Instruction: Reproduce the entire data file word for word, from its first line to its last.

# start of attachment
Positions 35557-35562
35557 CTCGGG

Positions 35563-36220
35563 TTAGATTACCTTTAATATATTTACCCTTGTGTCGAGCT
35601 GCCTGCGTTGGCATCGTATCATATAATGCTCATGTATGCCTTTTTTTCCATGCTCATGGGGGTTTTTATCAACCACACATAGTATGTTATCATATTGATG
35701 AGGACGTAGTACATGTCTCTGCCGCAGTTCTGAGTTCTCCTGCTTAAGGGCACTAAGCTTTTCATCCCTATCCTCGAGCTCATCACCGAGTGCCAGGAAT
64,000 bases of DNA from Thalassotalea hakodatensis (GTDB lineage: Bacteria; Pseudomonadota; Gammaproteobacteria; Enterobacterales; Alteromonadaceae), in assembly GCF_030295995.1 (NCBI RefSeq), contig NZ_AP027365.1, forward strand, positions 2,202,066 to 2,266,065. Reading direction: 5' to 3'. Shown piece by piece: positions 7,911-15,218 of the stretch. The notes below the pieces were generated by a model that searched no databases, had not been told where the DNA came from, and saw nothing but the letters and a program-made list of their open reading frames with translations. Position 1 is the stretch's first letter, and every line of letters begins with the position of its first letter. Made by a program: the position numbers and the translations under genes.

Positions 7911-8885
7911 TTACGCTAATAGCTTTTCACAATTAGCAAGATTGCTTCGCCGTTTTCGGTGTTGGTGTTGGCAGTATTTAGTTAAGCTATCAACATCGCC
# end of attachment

Positions 35557-35562
35557 CTCGGG

Positions 35563-36220
35563 TTAGATTACCTTTAATATATTTACCCTTGTGTCGAGCT
35601 GCCTGCGTTGGCATCGTATCATATAATGCTCATGTATGCCTTTTTTTCCATGCTCATGGGGGTTTTTATCAACCACACATAGTATGTTATCATATTGATG
35701 AGGACGTAGTACATGTCTCTGCCGCAGTTCTGAGTTCTCCTGCTTAAGGGCACTAAGCTTTTCATCCCTATCCTCGAGCTCATCACCGAGTGCCAGGAAT
64,000 bases of DNA from Thalassotalea hakodatensis (GTDB lineage: Bacteria; Pseudomonadota; Gammaproteobacteria; Enterobacterales; Alteromonadaceae), in assembly GCF_030295995.1 (NCBI RefSeq), contig NZ_AP027365.1, forward strand, positions 2,202,066 to 2,266,065. Reading direction: 5' to 3'. Shown piece by piece: positions 7,911-15,218 of the stretch. The notes below the pieces were generated by a model that searched no databases, had not been told where the DNA came from, and saw nothing but the letters and a program-made list of their open reading frames with translations. Position 1 is the stretch's first letter, and every line of letters begins with the position of its first letter. Made by a program: the position numbers and the translations under genes.

Positions 7911-8885
7911 TTACGCTAATAGCTTTTCACAATTAGCAAGATTGCTTCGCCGTTTTCGGTGTTGGTGTTGGCAGTATTTAGTTAAGCTATCAACATCGCC